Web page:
Tributes abounded in Las Vegas on Saturday, when the city played host to UFC 216 and UNLV’s home football game against San Diego State, the city’s first two major sporting events since the mass shooting that killed 58 people this week.
At UFC 216, held inside T-Mobile Arena, a moment of silence kicked off the pay-per-view portion of the event, and a handful of survivors and first responders were brought into the Octagon and recognized.
The UFC offered free tickets to first responders, including police, firemen and EMTs. According to UFC president Dana White, the promotion expected 1,500 first responders in attendance.
UFC flyweight champion Demetrious Johnson, who in the evening’s co-main event made his UFC record 11th straight title defense, told the crowd after his win, “Shout out to Las Vegas. Thank you so much to all the first responders.”
There also was an in-house video message from White, who encouraged Las Vegas residents to continue to live life to the fullest and said the city would heal together.
Asked at his postfight news conference why he decided to go ahead with UFC 216 in the wake of the shooting, White said: “It’s always time to have an event. You can’t have a coward determine how everybody else is gonna live there life. This is the world we live in, and you can’t just back down to this stuff.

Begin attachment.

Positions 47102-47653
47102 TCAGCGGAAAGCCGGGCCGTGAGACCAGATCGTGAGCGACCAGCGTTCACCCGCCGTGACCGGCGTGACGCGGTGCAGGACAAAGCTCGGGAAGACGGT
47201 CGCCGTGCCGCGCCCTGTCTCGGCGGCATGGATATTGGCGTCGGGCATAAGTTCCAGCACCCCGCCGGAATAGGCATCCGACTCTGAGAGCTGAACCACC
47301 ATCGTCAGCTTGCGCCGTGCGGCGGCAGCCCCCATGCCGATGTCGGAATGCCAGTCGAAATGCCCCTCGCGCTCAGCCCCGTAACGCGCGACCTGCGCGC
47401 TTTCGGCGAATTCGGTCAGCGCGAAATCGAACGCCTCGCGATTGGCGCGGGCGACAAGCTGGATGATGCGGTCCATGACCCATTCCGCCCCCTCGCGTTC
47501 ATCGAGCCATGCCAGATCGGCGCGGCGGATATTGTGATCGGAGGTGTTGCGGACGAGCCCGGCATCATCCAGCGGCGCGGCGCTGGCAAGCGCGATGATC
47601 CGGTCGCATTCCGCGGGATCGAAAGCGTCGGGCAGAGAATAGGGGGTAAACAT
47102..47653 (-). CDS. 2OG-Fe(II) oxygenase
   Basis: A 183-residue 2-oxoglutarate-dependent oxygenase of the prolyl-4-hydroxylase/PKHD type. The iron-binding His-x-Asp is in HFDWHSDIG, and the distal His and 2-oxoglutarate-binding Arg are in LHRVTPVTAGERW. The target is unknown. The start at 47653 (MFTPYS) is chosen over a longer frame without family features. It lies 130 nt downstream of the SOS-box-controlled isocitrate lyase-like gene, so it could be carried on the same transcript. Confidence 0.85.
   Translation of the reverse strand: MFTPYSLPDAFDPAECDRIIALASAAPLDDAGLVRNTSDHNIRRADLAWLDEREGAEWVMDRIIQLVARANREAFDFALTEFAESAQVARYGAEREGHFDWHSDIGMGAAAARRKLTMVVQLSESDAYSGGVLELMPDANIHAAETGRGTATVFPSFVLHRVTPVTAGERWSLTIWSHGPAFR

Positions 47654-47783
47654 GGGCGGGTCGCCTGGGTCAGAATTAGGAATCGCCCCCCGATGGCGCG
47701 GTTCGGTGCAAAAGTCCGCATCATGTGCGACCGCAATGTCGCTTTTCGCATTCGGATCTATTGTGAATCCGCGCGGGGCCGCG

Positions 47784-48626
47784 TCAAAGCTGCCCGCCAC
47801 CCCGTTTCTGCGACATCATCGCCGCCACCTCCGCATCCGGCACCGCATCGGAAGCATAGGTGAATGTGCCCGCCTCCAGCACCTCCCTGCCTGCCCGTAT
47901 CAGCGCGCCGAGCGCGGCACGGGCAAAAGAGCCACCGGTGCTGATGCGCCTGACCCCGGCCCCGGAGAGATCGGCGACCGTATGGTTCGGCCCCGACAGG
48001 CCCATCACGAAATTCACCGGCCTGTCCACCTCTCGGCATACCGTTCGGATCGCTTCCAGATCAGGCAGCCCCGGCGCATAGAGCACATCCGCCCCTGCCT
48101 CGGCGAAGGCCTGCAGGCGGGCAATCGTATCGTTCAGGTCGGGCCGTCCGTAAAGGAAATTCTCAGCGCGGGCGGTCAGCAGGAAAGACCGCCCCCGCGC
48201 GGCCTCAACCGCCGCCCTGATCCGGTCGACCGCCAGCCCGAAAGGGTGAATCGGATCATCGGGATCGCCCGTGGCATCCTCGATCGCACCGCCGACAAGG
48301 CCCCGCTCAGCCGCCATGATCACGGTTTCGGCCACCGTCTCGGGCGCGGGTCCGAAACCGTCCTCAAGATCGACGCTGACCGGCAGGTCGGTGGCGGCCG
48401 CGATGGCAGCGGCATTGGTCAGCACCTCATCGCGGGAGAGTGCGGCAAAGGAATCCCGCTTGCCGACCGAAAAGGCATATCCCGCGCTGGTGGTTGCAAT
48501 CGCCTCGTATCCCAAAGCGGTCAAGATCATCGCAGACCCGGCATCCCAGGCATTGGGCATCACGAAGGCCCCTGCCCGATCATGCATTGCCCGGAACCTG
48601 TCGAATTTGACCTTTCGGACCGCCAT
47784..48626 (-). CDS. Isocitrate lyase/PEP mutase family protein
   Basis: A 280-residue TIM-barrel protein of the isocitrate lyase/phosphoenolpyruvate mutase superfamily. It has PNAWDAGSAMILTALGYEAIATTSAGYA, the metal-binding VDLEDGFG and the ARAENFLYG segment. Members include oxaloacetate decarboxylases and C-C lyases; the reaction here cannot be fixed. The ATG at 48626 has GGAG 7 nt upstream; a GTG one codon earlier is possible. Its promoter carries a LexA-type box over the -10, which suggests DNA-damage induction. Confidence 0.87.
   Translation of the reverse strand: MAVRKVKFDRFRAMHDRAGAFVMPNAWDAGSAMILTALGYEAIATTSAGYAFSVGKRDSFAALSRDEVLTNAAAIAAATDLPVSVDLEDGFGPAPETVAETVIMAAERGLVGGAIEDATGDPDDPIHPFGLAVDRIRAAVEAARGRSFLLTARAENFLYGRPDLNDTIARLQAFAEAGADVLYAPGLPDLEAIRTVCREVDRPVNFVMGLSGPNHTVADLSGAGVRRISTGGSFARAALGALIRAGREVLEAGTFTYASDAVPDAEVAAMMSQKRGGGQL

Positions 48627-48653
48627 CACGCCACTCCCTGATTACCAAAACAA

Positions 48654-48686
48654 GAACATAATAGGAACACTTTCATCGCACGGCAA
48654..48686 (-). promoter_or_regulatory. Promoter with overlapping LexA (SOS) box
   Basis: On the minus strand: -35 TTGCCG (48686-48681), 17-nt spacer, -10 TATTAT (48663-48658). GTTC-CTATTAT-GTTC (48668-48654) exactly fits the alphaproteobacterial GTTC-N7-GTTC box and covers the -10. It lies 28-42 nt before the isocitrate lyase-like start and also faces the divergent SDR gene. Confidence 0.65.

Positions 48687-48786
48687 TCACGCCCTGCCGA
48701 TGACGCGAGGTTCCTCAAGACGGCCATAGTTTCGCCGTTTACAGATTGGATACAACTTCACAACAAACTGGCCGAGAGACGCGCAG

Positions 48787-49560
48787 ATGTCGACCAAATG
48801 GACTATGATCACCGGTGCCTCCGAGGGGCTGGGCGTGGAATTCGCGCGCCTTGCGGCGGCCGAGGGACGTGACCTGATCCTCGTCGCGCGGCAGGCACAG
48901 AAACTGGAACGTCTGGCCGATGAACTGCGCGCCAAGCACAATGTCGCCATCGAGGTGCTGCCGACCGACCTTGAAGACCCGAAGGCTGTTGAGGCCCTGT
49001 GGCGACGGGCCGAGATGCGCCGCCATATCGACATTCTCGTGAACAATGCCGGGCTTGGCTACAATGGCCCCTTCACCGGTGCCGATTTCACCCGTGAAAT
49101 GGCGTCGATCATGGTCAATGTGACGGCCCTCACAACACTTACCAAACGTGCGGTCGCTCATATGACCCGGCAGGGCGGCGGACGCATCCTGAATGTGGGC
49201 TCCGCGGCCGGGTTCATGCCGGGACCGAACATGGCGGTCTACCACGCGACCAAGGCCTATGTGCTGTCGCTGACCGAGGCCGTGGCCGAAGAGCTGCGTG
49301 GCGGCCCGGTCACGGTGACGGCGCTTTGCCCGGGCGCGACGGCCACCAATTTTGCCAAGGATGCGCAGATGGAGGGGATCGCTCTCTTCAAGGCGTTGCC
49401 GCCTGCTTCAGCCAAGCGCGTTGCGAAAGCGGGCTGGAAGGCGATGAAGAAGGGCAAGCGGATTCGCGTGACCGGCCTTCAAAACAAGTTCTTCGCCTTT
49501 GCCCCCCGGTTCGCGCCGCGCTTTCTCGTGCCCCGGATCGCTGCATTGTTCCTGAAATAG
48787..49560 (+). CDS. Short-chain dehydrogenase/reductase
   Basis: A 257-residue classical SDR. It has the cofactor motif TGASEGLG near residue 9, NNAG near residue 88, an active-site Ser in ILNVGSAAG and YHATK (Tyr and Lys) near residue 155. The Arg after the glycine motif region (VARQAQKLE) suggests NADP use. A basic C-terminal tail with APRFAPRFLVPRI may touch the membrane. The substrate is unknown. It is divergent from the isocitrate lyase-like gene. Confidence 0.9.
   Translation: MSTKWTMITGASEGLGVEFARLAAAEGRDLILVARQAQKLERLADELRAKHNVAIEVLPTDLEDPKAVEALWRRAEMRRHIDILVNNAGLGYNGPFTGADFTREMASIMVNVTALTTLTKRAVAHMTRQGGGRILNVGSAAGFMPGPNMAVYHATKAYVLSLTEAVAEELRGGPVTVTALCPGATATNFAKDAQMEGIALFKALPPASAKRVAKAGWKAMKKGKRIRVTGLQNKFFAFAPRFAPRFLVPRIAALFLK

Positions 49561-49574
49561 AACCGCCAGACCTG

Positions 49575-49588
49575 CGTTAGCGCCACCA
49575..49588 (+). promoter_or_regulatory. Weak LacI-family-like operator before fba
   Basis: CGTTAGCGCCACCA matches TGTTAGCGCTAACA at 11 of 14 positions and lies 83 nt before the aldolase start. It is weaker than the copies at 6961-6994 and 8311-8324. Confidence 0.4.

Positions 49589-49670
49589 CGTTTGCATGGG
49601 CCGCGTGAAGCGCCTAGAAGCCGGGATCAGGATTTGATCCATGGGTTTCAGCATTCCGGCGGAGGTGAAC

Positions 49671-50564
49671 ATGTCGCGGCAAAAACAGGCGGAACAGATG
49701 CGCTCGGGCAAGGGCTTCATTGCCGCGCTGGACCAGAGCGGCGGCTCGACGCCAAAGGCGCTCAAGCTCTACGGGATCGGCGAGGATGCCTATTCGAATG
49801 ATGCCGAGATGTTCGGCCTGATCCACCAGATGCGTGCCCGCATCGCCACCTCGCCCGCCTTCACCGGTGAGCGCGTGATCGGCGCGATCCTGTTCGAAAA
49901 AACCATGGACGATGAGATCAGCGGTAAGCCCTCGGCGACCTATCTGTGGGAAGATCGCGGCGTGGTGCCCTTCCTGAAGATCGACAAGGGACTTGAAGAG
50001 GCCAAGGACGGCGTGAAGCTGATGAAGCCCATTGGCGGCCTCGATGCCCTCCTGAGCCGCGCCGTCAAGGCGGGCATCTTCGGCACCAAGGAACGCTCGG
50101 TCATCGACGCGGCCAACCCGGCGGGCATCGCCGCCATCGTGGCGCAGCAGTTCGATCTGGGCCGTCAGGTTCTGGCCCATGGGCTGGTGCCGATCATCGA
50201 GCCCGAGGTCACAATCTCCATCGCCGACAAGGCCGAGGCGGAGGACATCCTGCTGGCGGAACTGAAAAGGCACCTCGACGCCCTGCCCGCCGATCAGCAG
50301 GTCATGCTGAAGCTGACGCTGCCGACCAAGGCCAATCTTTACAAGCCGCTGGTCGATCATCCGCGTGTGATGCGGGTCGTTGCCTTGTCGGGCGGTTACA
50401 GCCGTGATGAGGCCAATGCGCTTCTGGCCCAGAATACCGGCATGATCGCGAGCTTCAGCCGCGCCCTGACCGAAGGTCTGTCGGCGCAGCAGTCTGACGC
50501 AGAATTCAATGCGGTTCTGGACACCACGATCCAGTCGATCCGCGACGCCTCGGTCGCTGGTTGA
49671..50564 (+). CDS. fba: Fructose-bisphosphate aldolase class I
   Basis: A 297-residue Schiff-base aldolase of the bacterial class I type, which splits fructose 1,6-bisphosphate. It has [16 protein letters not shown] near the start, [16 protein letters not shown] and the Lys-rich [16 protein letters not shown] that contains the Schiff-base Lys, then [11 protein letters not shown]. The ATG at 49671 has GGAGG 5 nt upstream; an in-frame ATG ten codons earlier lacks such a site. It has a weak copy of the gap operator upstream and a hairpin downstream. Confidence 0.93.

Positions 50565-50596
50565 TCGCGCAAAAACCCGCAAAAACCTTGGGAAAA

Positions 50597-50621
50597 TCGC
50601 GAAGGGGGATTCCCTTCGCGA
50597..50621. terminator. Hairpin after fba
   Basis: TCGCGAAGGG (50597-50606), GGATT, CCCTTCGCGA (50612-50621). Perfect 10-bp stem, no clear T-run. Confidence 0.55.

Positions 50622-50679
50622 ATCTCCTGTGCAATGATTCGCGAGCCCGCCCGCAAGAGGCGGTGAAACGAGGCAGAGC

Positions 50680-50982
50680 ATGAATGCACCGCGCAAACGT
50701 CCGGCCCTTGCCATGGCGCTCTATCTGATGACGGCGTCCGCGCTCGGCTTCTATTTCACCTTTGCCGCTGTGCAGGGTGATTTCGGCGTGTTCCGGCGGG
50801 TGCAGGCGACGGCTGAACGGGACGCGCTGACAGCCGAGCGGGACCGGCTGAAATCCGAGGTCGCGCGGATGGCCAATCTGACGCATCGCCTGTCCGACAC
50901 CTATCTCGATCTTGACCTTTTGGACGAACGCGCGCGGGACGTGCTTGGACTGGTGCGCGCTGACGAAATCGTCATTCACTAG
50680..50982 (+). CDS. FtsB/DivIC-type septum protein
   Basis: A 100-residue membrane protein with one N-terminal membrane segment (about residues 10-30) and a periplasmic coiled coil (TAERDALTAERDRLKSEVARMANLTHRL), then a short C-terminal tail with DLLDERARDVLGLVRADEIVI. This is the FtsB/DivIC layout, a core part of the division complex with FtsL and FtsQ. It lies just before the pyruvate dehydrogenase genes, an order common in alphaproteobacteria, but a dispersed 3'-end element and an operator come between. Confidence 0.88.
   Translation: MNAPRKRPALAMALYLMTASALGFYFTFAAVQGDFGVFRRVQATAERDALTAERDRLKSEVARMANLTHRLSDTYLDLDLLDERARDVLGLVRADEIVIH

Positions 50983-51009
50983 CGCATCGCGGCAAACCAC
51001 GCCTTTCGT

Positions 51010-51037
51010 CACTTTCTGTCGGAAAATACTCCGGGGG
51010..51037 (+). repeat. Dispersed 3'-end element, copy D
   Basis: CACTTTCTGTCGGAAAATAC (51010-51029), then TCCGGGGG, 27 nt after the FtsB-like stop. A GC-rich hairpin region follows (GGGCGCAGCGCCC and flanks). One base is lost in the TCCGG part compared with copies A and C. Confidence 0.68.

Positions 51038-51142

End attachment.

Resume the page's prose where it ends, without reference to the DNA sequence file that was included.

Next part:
“I’ve been saying all week: I’m really proud of this city and how everybody has reacted to this thing, from the first responders to the people that were there just helping other people.”
A series of tributes were made at Sam Boyd Stadium earlier in the day for the UNLV-San Diego State game.
Law enforcement, medical personnel and survivors entered the stadium along with members of both teams, and they also stood on the sidelines for the anthem. Red ribbons with the words “Las Vegas” were distributed to fans at the gates, and players from both teams wore decals on the backs of their helmets. In addition, the “Las Vegas” red ribbon was painted on the field at the 10-yard lines.
A moment of silence was held before the game, and first responders released 58 white balloons in memory of the deceased. First responders also did the coin toss.
Rebels head coach Tony Sanchez told ESPN his charge ahead of Saturday’s game was for his players to realize they can be a unifying force for their community. Sanchez said Sunday’s shooting was meant to divide and instill fear but that his players wouldn’t let that happen.
“I’m still emotional about it,” Penny said. “I played emotional tonight because it doesn’t matter where it happens. It’s still in America. For a man to take so many lives like that, it hurt.”
The Associated Press contributed to this report.